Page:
After he crashes his plane into Lake Champlain, killing most of the passengers, Chip Linton moves into a new home with his wife and twin daughters and soon finds himself being haunted by the dead passengers, all while his wife wonders why the strange herbalist denizens of the town have taken such an interest in her daughters. This atmospheric and creepy story will keep you up far past your bedtime!

    A Discovery of Witches by Deborah Harkness

    Discovering a magical manuscript in Oxford's library, scholar Diana Bishop, a descendant of witches who has rejected her heritage, inadvertently unleashes a fantastical underworld of daemons, witches and vampires whose activities center around an enchanted treasure. This literary paranormal romantic mystery is sure to have something for everyone!

    Embassytown by China Miéville

    Retaining a tenuous peace on a distant planet in the far future, humans and aliens work together through a mutually beneficial economic arrangement that is threatened by the arrival of a new group of humans that destabilizes the world's balance. A challenging but oh-so-worth-it read! Miéville is a brilliant storyteller.

    Swamplandia! by Karen Russell

    The Bigtree children struggle to protect their Florida Everglades alligator-wrestling theme park from a sophisticated competitor after losing their parents. From the far-out and bizarre—alligator wrestlers and ghost-possession-romance—to the emotional landscapes we all face—sibling and family dynamics, dealing with loss, Swamplandia! has it all… what will draw you in and keep you riveted, though, is the way Russell perfectly captures all those intangible moments in the lives of her characters that you will recognize from your own life.

    A Red Herring Without Mustard by C. Alan Bradley

    When a Gypsy woman is wrongly accused of kidnapping a local child, precocious young Flavia de Luce draws on her encyclopedic knowledge of poisons and Gypsy lore to discern what really happened while investigating the mystery of her own mother's fate. We love precocious 11-year-old Flavia de Luce the central character of Bradley's award-winning mystery series and you should too!

    What are your picks for Best Book of 2011?

    *Annotations courtesy of CPL staff and NoveList, a database that recommends fiction and non-fiction books by author, plot, setting and topic and includes book reviews.

    If you want to use this resource for great reads, just click here and log on with your Calgary Public Library card.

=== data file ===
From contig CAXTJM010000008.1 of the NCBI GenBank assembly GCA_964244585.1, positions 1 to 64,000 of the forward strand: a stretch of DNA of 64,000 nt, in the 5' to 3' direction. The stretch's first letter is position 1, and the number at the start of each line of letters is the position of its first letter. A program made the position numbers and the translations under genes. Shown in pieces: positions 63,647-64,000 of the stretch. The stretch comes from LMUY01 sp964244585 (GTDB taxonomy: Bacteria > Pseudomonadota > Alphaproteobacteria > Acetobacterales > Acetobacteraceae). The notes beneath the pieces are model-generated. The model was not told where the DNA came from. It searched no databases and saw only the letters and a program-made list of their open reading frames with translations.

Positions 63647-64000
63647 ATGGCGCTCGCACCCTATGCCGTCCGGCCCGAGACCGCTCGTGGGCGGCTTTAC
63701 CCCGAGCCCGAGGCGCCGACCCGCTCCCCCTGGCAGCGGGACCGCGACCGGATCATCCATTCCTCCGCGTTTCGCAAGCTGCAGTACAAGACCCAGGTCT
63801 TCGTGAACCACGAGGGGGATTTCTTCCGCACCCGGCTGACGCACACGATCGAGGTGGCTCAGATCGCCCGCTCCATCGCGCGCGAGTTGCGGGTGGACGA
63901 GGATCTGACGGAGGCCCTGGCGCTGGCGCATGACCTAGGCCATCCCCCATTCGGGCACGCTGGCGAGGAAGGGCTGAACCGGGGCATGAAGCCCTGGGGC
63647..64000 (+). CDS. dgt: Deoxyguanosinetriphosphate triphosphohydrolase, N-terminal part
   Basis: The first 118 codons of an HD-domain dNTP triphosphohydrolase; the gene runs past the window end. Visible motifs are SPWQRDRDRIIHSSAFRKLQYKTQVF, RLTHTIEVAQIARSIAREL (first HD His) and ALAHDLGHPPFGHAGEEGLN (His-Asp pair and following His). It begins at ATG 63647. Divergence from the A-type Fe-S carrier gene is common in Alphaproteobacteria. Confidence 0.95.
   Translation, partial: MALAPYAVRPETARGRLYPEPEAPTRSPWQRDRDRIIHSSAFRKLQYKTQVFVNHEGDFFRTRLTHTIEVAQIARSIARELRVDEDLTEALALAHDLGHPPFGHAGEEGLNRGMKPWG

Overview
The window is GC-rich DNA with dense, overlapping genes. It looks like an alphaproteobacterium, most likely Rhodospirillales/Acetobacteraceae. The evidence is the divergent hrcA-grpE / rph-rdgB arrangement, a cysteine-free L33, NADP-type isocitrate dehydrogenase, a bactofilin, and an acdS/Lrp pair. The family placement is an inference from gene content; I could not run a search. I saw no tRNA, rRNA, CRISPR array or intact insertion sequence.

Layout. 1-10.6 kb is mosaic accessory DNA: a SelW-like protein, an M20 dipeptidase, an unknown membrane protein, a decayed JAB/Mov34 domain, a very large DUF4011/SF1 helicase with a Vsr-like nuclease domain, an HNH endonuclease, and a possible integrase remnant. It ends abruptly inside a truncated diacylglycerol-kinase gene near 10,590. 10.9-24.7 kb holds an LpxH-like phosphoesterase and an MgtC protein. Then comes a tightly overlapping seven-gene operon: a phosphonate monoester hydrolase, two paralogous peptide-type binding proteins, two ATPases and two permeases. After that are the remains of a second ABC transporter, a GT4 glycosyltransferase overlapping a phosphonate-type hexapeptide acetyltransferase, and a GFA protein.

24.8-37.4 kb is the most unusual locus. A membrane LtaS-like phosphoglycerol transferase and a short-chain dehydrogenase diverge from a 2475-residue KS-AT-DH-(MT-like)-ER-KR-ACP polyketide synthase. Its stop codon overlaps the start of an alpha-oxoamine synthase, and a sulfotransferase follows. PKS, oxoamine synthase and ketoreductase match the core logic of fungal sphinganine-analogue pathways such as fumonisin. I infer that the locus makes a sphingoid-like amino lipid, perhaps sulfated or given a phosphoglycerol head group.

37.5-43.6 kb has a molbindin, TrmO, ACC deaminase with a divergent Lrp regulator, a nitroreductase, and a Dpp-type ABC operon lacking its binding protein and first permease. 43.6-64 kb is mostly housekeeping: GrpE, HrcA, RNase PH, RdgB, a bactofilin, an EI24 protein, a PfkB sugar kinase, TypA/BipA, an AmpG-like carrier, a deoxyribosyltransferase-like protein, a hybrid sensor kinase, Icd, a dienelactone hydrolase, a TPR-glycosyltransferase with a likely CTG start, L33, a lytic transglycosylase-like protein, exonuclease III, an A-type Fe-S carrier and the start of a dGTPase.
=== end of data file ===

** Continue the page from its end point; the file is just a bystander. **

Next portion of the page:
Disaster!

    by Shannon S - 0 Comment(s)

    Lots of people love disaster novels. What’s not to love –they’re often filled with drama and high stakes. Whether they show people dealing with the unfolding disaster or living in its aftermath, there is something compelling that always makes you think about how good you’d be in that situation. Would you have what it takes to survive? Here are a few of our favourite disaster reads – what are yours?

    The Strain by Author Guillermo del Toro

    A vampiric virus infects New York and spreads outward, threatening the city and then the world, as a CDC doctor and a Holocaust survivor fight to save humanity.

    Blindness by José Saramago

    A city is hit by an epidemic of "white blindness" whose victims are confined to a vacant mental hospital, while a single eyewitness to the nightmare guides seven oddly assorted strangers through the barren urban landscape.


    The Plague by Albert Camus

    Chaos prevails when the bubonic plague strikes the Algerian coastal city of Oran.


    The Road by Cormac McCarthy

    In a novel set in an indefinite, futuristic, post-apocalyptic world, a father and his young son make their way through the ruins of a devastated American landscape, struggling to survive and preserve the last remnants of their own humanity.

    The Stand by Stephen King

    A monumentally devastating plague leaves only a few survivors in a desert world who move toward the ultimate confrontation of good and evil, in the expanded original version of King's novel.

    *Annotations courtesy of NoveList, a database that recommends fiction and non-fiction books by author, plot, setting and topic and includes book reviews.

    If you want to use this resource for great reads, just click here and log on with your Calgary Public Library card.